Pflügers Archiv

, Volume 388, Issue 3, pp 217–220 | Cite as

Ionophore A23187 induced reductions in toad urinary bladder epithelial cell oxidative phosphorylation and viability

Implications for A23187 related declines in epithelial active transport
  • H. David Humes
  • Joel M. Weinberg
Transport Processes, Metabolism and Endocrinology; Kidney, Gastrointestinal Tract, and Exocrine Glands

Abstract

The divalent cation ionophore A23187 increased oxygen consumption by isolated epithelial cells from toad urinary bladder, an increase similar to that seen with 2,4-dinitrophenol, a classic uncoupler of mitochondrial oxidative phosphorylation. This respiratory stimulation was not seen in calcium-free incubation media. That this A23187 induced rise in cell oxygen consumption was due to a primary uncoupling action on mitochondrial oxidative phosphorylation rather than secondary to stimulation of cellular transport processes and mediated via increased cellular ADP levels was suggested by the ability of A23187 to release the inhibition of cellular respiration by oligomycin, an inhibitor of the mitochondrial proton ATPase which blocks the stimulation of mitochondrial respiration by ADP. Since active transepithelial ion transport and cellular energy production are closely linked processes, the uncoupling action of A23187 in the presence of extracellular calcium is sufficient to account for an acute decline in active ion transport across epithelia without invoking other calcium-mediated processes. Furthermore, isolated epithelial cells exposed to A23187 for 90 min had greater than 50% loss of viability, as measured by failure of Trypan blue exclusion. The subacute A23187 induced declines in transepithelial transport, therefore, may be secondary to its non-specific effects on cell viability.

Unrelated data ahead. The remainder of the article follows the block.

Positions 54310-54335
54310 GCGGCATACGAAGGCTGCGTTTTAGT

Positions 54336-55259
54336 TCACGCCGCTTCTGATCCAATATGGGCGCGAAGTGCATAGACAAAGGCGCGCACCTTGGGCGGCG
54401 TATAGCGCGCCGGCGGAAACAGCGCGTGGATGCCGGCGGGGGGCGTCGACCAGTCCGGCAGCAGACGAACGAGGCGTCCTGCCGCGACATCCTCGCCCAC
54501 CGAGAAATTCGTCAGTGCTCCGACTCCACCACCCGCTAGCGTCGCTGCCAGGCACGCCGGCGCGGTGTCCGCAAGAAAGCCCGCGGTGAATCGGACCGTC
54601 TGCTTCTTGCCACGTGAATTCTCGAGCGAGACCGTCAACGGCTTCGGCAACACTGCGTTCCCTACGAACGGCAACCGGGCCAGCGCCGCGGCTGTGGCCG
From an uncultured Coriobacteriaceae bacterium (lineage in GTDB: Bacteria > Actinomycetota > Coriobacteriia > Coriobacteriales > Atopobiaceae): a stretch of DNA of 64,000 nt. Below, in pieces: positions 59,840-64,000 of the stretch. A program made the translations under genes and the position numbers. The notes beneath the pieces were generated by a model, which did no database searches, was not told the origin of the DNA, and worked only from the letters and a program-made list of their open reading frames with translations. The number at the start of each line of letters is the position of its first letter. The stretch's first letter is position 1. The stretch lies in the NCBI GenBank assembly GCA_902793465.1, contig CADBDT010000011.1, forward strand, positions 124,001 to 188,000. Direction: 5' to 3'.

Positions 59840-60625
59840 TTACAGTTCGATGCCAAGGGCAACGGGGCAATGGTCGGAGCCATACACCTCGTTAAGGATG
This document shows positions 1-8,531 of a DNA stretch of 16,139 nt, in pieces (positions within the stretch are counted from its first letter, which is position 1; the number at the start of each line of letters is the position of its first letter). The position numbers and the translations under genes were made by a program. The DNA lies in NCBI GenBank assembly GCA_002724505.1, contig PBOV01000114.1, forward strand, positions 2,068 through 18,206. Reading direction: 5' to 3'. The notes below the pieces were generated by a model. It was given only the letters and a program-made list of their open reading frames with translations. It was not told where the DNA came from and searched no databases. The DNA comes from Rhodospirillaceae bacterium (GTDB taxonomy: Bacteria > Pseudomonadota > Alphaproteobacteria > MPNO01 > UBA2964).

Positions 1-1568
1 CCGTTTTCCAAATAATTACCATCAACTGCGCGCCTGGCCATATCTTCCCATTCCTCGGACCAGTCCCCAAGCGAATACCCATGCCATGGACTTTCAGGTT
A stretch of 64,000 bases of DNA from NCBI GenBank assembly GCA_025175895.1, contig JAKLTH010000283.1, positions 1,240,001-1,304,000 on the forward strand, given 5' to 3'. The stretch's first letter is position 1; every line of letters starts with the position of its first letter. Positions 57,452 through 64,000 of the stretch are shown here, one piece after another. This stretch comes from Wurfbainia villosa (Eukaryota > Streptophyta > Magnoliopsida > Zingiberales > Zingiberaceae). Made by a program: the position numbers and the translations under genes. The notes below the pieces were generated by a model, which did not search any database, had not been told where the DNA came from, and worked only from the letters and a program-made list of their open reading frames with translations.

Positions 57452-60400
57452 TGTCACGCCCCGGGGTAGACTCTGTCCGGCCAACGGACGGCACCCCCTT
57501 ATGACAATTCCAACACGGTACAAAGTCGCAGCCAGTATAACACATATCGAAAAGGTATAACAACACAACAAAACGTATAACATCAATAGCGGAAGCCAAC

Key words

Calcium ionophore A23187 Epithelial transport Toad urinary bladder Oxidative phosphorylation Oxygen consumption Cell viability 

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Copyright information

© Springer-Verlag 1980

Authors and Affiliations

  • H. David Humes
    • 1
  • Joel M. Weinberg
    • 1
  1. 1.Department of Internal MedicineUniversity of MichiganAnn ArborUSA

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